Why me?

By James Jack


A man who has suffered great loss asks "why me?".


Ric (Bob's younger brother)
Cathy (Bob's wife)


(Bob is sitting on a sofa in the middle of the stage. He is staring at the ground, looking stereotypically depressed. He continues just sitting there for a while, then looks up)....

(talking to audience) I guess you're wondering why I'm just sitting here. I probably look like I'm just bumming around feeling sorry for myself, which wouldn't be exactly surprising 'cause that's exactly what I'm doing. (pause ) Now that I've told you this much, I suppose I'd better tell you the whole sorry story. I've been married for twenty-five years. Twenty-five great years, my wife would say. We had three kids, all born in the space of three years. Watched them all grow up. John had just graduated, Amy was studying to be a doctor, and Emma, well, I suppose she wasn't doing much at all really. But she was going to do something in the new year. Anyway, what it all boiled down to was that John was driving like an absolute goon. Doing 120 round the city streets, the copper told me. I could launch into a tirade about how irresponsible he was, what with his two sisters in the car and all. God knows I've done it a few times before. But it just seems a waste of effort now. Everything just seems a waste of effort.

(Ric walks in. He seems bright and happy)

Ric: We're all just going out for a drink, if you want to join us, mate.

Bob: Sorry, I don't really feel like company tonight.

Ric: No, mate. It'd do you good. There's some guys coming who you haven't seen....well, haven't seen since you know what.

Bob: Don't want to spoil your evening, Ric. I'm not much of a conversationalist usually, and right now I'm not in the mood.

Ric: We'll just be down at the pub if you change your mind. (Ric exits)

Bob: (talking to audience) That was Ric, my little brother. He can't really understand why I'm just sitting around. Thinks going down to the pub and getting on the drink'll solve everyone's problems. You never know, he might be right. I suppose I should try it some day. But Ric just doesn't know what's it's like. I mean, he loved his nieces and nephew all right, but it's hardly the same. It didn't happen to him, it happened to me. He doesn't know. He's probably out there right now, asking Cathy to come in and have a word with me. (Cathy begins to walk toward the stage) What did I tell you? Here comes the cavalry! Evening Cath.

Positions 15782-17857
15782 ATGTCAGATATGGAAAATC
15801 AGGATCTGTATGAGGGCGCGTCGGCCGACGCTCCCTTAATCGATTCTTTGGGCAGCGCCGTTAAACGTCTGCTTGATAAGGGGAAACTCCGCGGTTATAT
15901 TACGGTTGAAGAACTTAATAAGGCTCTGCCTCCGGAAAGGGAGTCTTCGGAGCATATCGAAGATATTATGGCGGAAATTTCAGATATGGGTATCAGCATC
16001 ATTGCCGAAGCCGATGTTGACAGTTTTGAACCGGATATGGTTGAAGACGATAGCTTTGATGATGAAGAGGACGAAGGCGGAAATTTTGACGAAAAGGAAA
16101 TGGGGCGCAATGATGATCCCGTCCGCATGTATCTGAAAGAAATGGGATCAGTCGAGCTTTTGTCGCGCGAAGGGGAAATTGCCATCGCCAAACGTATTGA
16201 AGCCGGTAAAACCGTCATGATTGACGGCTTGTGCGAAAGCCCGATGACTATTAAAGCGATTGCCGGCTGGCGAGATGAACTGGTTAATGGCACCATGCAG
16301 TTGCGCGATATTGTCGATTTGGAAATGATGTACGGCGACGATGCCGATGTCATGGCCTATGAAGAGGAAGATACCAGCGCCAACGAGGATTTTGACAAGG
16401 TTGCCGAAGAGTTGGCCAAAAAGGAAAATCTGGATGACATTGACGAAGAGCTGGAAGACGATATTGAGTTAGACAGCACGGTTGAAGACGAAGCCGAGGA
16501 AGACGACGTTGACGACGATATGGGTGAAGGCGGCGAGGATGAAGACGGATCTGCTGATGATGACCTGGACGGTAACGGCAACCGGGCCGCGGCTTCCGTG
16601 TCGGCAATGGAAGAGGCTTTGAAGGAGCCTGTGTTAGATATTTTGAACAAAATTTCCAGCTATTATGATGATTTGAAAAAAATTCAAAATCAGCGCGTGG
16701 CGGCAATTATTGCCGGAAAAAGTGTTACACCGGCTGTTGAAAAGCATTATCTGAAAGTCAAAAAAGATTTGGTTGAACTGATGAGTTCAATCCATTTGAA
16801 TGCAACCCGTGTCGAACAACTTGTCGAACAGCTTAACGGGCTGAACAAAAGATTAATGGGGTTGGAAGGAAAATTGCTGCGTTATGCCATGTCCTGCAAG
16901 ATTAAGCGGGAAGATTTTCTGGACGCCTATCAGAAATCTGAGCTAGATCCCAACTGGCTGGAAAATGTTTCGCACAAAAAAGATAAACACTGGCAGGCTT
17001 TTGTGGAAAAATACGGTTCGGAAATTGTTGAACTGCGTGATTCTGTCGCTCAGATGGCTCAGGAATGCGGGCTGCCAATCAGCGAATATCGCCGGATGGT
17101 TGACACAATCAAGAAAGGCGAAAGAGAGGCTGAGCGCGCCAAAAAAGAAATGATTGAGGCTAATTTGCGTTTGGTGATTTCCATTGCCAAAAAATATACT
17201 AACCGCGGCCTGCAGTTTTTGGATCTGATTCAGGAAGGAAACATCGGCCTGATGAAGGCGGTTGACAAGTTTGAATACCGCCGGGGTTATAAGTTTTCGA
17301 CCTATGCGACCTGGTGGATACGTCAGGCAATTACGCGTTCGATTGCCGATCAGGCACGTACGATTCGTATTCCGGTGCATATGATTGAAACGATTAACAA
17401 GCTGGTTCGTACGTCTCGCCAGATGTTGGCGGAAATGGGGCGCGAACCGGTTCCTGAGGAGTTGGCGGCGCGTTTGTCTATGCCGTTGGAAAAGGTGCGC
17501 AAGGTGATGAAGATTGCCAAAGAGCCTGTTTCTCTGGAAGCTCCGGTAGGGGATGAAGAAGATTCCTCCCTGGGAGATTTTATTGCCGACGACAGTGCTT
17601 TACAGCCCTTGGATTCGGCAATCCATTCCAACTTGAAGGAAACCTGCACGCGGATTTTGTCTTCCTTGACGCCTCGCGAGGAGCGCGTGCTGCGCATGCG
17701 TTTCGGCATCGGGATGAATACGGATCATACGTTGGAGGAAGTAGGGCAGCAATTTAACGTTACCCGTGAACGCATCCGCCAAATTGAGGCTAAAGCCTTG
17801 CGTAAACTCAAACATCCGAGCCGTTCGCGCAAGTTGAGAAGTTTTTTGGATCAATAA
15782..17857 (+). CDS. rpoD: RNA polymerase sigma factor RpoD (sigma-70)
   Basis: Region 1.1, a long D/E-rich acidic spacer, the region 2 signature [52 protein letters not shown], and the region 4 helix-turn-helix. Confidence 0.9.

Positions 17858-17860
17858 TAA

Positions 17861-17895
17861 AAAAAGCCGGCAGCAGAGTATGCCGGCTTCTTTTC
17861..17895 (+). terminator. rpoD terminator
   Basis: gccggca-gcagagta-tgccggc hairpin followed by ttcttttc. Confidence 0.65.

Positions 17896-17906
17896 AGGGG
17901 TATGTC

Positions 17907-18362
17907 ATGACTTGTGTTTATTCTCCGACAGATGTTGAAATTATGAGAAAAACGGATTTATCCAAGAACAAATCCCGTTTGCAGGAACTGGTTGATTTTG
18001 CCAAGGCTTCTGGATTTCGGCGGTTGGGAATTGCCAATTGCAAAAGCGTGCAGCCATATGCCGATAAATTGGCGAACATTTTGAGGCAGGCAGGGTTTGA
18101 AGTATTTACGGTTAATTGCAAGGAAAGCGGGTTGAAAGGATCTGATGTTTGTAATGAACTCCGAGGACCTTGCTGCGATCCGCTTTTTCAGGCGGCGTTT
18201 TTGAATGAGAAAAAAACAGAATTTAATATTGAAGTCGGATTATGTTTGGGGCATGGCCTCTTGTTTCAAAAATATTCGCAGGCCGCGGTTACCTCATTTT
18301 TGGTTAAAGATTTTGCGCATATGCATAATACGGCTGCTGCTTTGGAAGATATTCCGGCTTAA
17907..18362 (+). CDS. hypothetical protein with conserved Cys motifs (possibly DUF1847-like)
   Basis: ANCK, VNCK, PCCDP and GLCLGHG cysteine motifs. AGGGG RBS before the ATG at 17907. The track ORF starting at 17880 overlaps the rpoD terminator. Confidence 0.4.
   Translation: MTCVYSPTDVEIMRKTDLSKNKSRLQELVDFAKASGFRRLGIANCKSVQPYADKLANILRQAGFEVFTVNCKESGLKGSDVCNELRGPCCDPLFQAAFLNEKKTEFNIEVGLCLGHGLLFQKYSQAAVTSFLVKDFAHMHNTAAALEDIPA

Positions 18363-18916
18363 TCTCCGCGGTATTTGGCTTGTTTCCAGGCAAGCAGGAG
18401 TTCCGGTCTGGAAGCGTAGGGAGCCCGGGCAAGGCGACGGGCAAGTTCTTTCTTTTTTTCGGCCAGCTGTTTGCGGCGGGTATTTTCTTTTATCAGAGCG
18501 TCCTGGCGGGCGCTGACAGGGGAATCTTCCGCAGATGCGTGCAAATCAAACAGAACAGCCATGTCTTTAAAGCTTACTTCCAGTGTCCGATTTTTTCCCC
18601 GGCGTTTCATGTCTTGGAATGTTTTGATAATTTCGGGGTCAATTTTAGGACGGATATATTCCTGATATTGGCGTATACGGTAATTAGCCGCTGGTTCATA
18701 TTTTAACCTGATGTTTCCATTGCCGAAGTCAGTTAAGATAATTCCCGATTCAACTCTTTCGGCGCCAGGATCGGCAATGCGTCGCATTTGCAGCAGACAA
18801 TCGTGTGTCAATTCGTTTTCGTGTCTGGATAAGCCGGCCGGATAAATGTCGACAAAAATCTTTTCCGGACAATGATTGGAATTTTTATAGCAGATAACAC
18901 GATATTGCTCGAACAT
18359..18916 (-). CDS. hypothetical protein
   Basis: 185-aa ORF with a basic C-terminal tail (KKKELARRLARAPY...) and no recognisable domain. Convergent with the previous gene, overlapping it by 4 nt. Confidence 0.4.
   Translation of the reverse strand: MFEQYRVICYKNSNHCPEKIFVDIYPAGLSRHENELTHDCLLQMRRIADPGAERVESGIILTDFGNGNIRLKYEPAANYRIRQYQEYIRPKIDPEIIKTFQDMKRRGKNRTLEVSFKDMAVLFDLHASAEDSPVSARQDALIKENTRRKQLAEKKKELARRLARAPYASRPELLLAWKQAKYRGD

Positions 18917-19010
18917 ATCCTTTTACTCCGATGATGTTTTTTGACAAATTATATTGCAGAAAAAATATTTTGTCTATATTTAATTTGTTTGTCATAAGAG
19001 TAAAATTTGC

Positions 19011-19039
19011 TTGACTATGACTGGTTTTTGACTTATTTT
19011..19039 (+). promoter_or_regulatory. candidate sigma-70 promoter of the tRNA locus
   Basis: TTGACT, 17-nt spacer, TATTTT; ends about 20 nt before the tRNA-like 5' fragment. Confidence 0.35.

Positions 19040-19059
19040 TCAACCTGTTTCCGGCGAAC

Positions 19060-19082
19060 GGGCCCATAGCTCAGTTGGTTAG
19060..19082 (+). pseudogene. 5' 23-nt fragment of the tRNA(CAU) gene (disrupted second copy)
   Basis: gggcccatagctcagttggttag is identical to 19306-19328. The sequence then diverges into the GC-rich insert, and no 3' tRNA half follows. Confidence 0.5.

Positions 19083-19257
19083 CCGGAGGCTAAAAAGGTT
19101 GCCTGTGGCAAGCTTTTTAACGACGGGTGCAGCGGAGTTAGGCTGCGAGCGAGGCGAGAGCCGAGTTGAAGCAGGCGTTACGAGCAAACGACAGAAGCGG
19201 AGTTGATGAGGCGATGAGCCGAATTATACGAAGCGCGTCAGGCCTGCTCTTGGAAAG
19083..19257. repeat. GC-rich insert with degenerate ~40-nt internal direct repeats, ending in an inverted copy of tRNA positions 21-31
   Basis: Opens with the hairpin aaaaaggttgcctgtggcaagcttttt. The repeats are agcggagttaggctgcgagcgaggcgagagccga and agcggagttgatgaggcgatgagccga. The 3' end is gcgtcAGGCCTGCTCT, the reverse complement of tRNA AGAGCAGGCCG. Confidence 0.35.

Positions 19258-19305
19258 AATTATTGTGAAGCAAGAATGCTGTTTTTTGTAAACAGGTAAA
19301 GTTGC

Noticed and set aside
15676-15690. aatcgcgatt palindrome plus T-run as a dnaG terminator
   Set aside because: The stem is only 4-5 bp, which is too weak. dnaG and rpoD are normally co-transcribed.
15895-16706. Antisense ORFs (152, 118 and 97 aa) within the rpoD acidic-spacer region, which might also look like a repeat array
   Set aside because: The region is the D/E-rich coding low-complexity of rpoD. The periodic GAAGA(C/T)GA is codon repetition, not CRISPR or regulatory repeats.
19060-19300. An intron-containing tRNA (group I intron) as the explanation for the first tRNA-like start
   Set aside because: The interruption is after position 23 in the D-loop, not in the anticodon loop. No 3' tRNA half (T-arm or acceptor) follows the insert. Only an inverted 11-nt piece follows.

Cathy: (sits down beside him) I know you're not in the mood for talking, but the fact is you're never in the mood. Ric's gone to so much trouble to get all these old friends of ours together.

Bob: Look, I promise I'll drop down a bit later. Is that enough?

Cathy: As long as you actually do. I really don't want to face all those well meaning "how are you?" and "oh, isn't it terrible?" on my own.

Bob: See you there, then.

Cathy: Don't forget. You're going to have to face these friends of yours eventually, whether you like it or not. (Cathy rises and walks out)

Bob: Cathy's my wife, if you didn't notice. You know, even though it's a horrible thing to say, it's almost as if it didn't happen to her, either. Maybe she's just less sensitive. She says that she finds comfort in the fact that God is in control. That's what our young reverend told us when he came round to see us for a bit of what I suppose is the Anglican's church's excuse for grief counselling. He's a nice bloke really, so I shouldn't be speaking about him like that. I've always thought that Cathy's more faithful than me. Come to think of it, that could be why this is happening to me, and not her. Maybe God's giving me a good kick in the pants 'cause I haven't been the best of people, and that's why Cath's not feeling the way I am. Young reverend made it quite clear that I wasn't to think that, but, then, it didn't happen to him, did it?
I suppose I'd better get going now, otherwise Cath'll be pretty upset. I'll brighten myself up and go in looking all cheerful for the crowd. Don't know how long I'll be able to maintain that for, though. I reckon Dave will be there, and he's the guy who's basically said a big "up yours" to God. And Beryl....well let's just say she has a passion for younger men at her husband's expense. I mean, I'll just find myself asking, why didn't it happen to them. (getting more agitated) Why didn't their three kids die in what the papers called "an horrific triple fatality"? Why didn't they have to go and identify the bodies? Why didn't they have to hold it together to speak at three funerals and pretend they didn't hold anything against their now deceased eldest son who was driving like an idiot? I mean, was it something I did? Was it something I didn't do? Wasn't I a good enough parent? Why would God do this to me? Why me? Why me? (exit)


© James Jack 1999
All rights reserved
This play may be performed free of charge, on the condition that copies are not sold for profit in any medium, nor any entrance fee charged.
In exchange for free performance, the author would appreciate being notified of when and for what purpose the play is performed.
He may be contacted at jjac5818@mail.usyd.edu.au